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Late-Onset ADHD: Recent Research and Remaining Questions

March 26, 2021

ADHD Section Editor and Psych Congress Steering Committee member Vladimir Maletic, MD, MS, discusses recent research developments regarding late-onset ADHD and questions that remain unanswered.

Dr. Maletic is Clinical Professor of Psychiatry, University of South Carolina School of Medicine, Greenville. He is presenting "Trees or the Forest? Advances in Neurobiological Understanding of ADHD and Novel Treatments," at the 2021 Psych Congress Regionals meeting series, which continues April 9-10, 2021.

Read the transcript:

There have been some very interesting discussions about late‑onset ADHD. It is something that was speculated about for a long period of time. Finally, in the last 5 years, we're now getting some relevant answers. We're getting these answers because longitudinal prospective study results are being published.

Here's what we're finding out. Individuals who have met criteria for adulthood ADHD diagnosis quite often would not have met criteria for ADHD in their childhood and adolescence.

Exactly how often? About 65 to 90 percent of the time, individuals who are diagnosed with ADHD in adulthood would not have met criteria for ADHD at ages younger than 12. This is definitely not something that we anticipated.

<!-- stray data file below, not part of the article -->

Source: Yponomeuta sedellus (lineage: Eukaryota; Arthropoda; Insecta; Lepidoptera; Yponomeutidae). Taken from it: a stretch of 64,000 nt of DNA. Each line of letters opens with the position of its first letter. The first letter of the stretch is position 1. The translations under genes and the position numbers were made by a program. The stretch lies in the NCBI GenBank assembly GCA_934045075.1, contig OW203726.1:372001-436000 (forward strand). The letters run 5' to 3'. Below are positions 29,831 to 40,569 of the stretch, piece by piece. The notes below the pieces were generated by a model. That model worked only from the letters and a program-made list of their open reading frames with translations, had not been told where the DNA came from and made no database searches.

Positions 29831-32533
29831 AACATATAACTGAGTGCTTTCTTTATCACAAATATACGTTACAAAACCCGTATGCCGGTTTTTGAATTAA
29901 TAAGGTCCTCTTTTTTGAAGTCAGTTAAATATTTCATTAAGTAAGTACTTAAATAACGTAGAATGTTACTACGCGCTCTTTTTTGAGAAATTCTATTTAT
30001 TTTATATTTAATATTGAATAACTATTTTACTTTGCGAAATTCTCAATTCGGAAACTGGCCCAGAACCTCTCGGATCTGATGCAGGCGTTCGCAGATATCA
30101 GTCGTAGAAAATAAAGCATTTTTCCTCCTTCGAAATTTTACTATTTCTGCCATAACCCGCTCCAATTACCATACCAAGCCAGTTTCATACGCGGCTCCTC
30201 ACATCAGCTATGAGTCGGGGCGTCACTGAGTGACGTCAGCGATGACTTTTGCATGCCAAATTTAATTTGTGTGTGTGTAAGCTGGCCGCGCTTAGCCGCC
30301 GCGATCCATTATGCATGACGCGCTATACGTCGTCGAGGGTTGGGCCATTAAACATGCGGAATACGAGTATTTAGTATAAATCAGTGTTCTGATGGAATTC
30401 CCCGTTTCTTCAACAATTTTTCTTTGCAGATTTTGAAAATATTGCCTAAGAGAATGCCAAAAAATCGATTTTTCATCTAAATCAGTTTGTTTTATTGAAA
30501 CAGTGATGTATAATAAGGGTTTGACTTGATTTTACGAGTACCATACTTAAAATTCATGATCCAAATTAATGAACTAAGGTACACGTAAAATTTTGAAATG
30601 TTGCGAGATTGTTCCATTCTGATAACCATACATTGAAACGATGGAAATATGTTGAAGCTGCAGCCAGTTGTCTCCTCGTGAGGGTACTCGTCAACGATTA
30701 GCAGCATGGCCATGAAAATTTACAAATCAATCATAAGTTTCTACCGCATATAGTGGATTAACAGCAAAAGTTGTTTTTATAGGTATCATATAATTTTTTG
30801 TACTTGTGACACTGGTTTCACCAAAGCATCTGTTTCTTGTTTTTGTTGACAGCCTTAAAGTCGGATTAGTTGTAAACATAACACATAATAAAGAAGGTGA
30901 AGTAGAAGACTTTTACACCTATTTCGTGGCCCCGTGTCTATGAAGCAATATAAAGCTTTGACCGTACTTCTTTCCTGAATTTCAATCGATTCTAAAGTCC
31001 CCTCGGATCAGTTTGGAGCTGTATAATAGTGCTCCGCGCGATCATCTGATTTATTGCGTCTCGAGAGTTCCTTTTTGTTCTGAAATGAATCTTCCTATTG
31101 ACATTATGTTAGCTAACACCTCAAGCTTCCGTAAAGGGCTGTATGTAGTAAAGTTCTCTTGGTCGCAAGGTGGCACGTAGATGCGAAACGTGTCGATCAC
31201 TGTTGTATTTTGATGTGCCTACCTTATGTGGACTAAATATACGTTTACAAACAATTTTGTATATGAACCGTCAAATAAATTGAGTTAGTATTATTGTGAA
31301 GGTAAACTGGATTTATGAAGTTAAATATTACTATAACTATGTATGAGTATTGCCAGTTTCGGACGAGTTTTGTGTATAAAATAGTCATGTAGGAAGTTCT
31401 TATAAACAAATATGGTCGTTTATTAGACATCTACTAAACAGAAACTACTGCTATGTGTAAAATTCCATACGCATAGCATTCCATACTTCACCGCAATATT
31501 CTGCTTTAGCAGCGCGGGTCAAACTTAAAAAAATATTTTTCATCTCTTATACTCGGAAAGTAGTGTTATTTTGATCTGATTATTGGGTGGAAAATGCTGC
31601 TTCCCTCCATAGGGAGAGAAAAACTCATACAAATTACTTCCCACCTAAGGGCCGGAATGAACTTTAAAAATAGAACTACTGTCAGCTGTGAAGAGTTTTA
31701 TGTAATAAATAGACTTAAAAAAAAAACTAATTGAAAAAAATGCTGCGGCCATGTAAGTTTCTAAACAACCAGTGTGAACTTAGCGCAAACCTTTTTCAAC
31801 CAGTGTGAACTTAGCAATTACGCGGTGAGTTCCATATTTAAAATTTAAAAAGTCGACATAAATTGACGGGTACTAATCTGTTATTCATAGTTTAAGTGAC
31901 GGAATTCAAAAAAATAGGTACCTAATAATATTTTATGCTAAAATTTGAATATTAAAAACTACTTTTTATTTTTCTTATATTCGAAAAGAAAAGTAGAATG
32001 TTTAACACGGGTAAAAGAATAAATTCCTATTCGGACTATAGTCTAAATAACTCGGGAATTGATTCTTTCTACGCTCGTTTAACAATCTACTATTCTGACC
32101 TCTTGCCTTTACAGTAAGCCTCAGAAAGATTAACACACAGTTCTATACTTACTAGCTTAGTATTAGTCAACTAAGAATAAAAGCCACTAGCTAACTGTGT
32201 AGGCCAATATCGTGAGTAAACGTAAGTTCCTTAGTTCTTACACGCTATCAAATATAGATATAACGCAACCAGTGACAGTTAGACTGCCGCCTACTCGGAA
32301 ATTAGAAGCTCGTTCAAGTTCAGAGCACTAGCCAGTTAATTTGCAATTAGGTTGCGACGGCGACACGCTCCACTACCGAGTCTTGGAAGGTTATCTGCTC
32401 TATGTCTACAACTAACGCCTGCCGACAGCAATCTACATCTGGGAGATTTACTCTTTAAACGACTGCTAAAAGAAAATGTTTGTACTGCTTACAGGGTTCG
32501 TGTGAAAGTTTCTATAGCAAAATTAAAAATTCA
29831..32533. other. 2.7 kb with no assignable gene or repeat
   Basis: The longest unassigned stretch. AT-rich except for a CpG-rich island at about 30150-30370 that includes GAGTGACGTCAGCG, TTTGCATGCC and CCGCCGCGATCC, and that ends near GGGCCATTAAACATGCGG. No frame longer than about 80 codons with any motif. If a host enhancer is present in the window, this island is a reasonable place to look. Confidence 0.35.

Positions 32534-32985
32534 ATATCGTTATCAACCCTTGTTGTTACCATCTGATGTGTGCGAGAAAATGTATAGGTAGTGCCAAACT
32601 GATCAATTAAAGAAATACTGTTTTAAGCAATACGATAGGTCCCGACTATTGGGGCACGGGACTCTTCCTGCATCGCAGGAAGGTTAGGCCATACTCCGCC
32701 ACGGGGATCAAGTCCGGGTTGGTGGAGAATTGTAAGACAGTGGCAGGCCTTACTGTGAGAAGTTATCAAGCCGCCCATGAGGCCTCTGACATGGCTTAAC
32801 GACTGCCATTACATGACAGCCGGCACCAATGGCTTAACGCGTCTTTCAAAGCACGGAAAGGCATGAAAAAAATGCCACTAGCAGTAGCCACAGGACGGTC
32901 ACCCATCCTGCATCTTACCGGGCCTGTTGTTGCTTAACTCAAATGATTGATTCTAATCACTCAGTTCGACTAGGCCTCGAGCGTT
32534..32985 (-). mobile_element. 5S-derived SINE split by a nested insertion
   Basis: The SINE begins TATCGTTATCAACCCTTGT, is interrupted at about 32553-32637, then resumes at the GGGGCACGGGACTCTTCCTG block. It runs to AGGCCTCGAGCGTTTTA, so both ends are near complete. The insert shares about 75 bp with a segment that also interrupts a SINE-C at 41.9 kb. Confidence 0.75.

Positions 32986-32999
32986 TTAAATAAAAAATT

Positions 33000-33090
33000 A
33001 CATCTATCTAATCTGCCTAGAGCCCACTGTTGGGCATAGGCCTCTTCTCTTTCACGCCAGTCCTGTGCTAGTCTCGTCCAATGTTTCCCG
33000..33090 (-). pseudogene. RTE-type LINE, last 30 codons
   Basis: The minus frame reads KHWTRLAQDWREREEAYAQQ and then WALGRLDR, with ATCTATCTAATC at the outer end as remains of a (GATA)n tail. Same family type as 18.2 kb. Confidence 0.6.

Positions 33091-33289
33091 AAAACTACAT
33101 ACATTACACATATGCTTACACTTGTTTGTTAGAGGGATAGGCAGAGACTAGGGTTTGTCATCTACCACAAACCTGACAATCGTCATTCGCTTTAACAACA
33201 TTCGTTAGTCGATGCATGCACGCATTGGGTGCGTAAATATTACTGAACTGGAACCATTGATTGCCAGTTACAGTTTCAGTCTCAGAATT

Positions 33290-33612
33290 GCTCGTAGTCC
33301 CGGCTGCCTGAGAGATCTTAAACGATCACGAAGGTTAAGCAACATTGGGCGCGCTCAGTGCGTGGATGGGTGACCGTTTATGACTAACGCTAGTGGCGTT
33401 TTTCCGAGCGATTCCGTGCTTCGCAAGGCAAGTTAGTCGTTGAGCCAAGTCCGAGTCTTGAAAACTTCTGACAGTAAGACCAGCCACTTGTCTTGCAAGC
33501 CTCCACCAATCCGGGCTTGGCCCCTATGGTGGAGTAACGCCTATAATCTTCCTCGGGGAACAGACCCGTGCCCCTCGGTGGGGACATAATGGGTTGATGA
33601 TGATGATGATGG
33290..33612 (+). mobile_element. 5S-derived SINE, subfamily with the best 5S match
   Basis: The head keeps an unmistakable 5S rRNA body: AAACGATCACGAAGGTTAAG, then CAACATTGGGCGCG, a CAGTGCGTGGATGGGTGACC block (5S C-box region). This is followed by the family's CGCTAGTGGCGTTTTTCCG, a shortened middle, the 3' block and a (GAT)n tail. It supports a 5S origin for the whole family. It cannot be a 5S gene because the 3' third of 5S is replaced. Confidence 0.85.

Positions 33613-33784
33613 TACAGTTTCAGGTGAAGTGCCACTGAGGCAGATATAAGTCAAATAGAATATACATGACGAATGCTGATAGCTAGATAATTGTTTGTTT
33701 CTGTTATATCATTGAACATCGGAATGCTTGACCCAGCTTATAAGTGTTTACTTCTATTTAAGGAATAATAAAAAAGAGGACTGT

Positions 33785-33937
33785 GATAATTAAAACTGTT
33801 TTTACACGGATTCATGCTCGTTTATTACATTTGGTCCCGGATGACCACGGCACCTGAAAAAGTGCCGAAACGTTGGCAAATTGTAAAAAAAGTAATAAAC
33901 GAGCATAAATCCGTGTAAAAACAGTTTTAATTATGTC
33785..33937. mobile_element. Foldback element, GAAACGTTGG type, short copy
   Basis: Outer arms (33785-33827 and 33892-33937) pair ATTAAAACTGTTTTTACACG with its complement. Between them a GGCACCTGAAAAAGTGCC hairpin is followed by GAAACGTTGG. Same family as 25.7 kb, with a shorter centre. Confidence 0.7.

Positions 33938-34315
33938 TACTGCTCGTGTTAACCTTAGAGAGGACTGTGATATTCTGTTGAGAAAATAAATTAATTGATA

A little bit more refined research took place. What was noted is that although these individuals who meet criteria for ADHD in adulthood but not earlier in their life do have manifestations of ADHD. In their childhood and adolescence, they may have had inattentiveness, distractibility, impulsivity, and hyperactivity. But they did not meet clinical threshold nor did they result in sufficient functional impairment in order to be diagnosed as a disorder.

So it is not that ADHD emerged out of nothing. There were symptoms earlier in childhood and adolescence, yet they did not meet the threshold to be diagnosed as such.

What are some of the remaining open questions? Are the individuals who have adult onset of ADHD neurobiologically and genetically different than individuals who have ADHD that emerges up to age 12? Is there a different treatment approach that may be more effective for these individuals?

Unfortunately, we don't have data to answer these questions, but there is at least some effort now to provide answers and tell us, are there neurobiological differences via looking at biological markers, and functional structural neuroimaging studies, and genome‑wide association studies? Are these individuals biologically different than the ones who have more typical onset of ADHD?

More Expert Insights on Adult ADHD:
The Relevance of Noncore Symptoms in Patients With ADHD
Suicidality Rates Significantly Higher Among People With ADHD
Using Computational Models to Improve ADHD Diagnosis and Treatment
Recent Developments in Genetic Studies Examining ADHD

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